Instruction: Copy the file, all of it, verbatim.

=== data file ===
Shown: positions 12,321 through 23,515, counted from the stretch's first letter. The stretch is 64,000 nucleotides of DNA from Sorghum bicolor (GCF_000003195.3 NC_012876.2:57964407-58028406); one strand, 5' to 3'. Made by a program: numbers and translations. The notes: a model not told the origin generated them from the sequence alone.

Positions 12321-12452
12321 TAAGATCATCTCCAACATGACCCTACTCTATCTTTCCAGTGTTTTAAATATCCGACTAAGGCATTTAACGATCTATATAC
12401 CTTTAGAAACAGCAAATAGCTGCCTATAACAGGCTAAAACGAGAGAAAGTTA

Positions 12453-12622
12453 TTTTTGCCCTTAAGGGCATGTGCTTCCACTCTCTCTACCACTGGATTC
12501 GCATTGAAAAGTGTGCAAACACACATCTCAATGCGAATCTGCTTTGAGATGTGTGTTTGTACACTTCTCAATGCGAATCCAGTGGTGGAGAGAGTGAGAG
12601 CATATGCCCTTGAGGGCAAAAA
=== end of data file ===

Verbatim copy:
Shown: positions 12,321 through 23,515, counted from the stretch's first letter. The stretch is 64,000 nucleotides of DNA from Sorghum bicolor (GCF_000003195.3 NC_012876.2:57964407-58028406); one strand, 5' to 3'. Made by a program: numbers and translations. The notes: a model not told the origin generated them from the sequence alone.

Positions 12321-12452
12321 TAAGATCATCTCCAACATGACCCTACTCTATCTTTCCAGTGTTTTAAATATCCGACTAAGGCATTTAACGATCTATATAC
12401 CTTTAGAAACAGCAAATAGCTGCCTATAACAGGCTAAAACGAGAGAAAGTTA

Positions 12453-12622
12453 TTTTTGCCCTTAAGGGCATGTGCTTCCACTCTCTCTACCACTGGATTC
12501 GCATTGAAAAGTGTGCAAACACACATCTCAATGCGAATCTGCTTTGAGATGTGTGTTTGTACACTTCTCAATGCGAATCCAGTGGTGGAGAGAGTGAGAG
12601 CATATGCCCTTGAGGGCAAAAA